Navigating the world of employment – both during and after studies – can be daunting for students. But international students face even more difficulties when searching for work, as they often lack the long-standing networks enjoyed by domestic students, are far removed from their own support networks at home and must be wary of abstruse visa restrictions that even prospective employers may not understand.
The uptake of learning technologies has been, in many cases, disappointing. University managers, educational technologists, educators and other practitioners are looking for ways to overcome this resistance and boost the use of learning management systems, also known as virtual learning environments, or VLEs. However, researchers have found factors that influence the adoption of learning technologies are not universal, and they differ from country to country.
The US university system offers tremendous opportunities for academic positions, short-term visits and collaborations for international educators and researchers. A grasp of unique aspects of the terminology and expectations in the US system will ensure those precious opportunities don’t get lost in translation.
New analysis of the economic impact of international students in the UK showed that the net impact of just one cohort of international students, 2018-19, was worth nearly £26 billion to the UK economy. This was up 19 per cent since similar analysis was last conducted, in relation to the 2015-16 cohort.
What do we mean by innovation? In one of many definitions “innovation is the multi-stage process whereby organisations transform ideas into new or improved products, services or processes, in order to advance, compete and differentiate themselves successfully in their marketplace”.
Leaving home and moving to a new country on your own is a big step for anyone. Studying abroad is something students often plan and look forward to for years; nevertheless, many are surprised when they experience culture shock for the first time. The differences in how people speak, eat, work and socialise can be overwhelming, and it is reassuring to know this experience is completely normal and temporary.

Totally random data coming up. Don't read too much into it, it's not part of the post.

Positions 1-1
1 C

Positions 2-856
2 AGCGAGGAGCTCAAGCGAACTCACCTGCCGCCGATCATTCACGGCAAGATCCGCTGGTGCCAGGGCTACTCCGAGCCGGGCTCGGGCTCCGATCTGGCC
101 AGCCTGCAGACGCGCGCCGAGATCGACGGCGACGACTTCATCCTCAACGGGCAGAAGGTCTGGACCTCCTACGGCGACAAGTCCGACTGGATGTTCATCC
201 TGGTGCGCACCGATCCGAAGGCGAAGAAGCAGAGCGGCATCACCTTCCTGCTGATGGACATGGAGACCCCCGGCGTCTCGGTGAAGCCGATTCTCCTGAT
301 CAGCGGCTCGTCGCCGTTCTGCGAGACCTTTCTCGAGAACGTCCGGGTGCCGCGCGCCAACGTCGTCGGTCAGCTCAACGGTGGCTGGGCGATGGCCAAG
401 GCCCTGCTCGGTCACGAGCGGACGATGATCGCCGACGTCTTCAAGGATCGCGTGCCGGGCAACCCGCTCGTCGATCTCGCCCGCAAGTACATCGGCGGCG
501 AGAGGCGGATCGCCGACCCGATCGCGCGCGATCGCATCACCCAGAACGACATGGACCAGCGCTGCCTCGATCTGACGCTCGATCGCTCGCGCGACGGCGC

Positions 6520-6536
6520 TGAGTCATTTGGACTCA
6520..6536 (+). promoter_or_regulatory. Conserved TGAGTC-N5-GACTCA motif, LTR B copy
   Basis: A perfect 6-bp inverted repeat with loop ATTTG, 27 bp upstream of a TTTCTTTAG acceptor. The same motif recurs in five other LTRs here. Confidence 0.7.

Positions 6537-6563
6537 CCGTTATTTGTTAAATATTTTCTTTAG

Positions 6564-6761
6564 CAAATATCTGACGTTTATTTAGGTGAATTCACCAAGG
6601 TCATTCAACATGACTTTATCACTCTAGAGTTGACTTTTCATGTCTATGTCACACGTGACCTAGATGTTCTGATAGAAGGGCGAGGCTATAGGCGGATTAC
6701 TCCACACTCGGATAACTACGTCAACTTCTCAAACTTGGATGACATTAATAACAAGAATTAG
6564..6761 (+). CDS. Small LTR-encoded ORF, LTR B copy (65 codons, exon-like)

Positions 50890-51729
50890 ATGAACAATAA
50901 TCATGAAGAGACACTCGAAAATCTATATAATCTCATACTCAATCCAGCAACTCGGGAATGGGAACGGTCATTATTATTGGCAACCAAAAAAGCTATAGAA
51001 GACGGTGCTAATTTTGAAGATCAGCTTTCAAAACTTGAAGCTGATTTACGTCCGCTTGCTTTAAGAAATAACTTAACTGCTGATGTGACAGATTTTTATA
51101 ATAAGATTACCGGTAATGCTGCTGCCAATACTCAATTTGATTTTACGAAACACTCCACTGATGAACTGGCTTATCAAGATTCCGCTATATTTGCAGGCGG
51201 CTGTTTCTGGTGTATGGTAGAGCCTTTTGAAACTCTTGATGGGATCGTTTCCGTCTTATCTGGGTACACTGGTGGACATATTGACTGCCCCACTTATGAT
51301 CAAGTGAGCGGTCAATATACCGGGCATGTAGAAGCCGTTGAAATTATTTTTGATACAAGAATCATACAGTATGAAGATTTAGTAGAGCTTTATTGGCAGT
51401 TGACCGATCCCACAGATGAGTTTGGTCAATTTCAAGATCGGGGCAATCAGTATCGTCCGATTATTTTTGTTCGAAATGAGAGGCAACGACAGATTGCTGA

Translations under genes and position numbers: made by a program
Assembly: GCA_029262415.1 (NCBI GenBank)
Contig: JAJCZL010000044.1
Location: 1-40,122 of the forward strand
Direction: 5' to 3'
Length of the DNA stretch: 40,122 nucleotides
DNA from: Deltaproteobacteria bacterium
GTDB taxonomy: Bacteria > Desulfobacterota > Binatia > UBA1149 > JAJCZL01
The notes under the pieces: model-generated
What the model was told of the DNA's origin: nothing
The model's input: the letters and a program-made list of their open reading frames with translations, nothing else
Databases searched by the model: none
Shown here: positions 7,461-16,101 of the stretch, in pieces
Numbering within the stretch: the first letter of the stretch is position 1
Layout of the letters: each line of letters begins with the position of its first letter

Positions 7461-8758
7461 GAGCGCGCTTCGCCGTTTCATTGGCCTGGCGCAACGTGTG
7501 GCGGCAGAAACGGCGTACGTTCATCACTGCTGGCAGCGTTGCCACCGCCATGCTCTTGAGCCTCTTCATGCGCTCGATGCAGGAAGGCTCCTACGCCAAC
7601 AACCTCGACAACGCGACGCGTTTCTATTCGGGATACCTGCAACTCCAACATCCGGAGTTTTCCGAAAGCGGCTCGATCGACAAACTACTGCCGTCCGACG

In an increasingly digital and connected world, the concept of internationalisation at home, by which students can learn and engage with global perspectives regardless of their location, is becoming more important. Even when students opt for local careers, their work will be impacted by increasing diversity in their own communities, by global developments and by events in other geographic areas. Introducing international and intercultural dimensions into university courses are therefore key elements that support students in their preparation for this future.
Globalisation and technological developments are changing the private and working lives of students and educators. It is now essential to be able to use technology to collaborate in culturally diverse international teams. Collaborative designs such as online co-teaching or peer learning can support this development. But how can we foster virtual collaboration within and across higher education institutions?
The internationalisation of teaching and learning has seemed, in recent months, to be almost synonymous with digital cross-border scenarios. Formats such as virtual mobility and virtual exchange have been widely adopted. No doubt, these can be highly engaging and inspiring formats. But they present just one way of internationalising the curriculum and providing all students with an international experience on their home campus.
It’s not enough to simply find four walls, put up a shiny new university sign and expect international students to find their way to your pop-up learning centre or campus abroad. Investments of time, capital and, most importantly, care and consideration must be made at each step along the way to develop a successful overseas campus.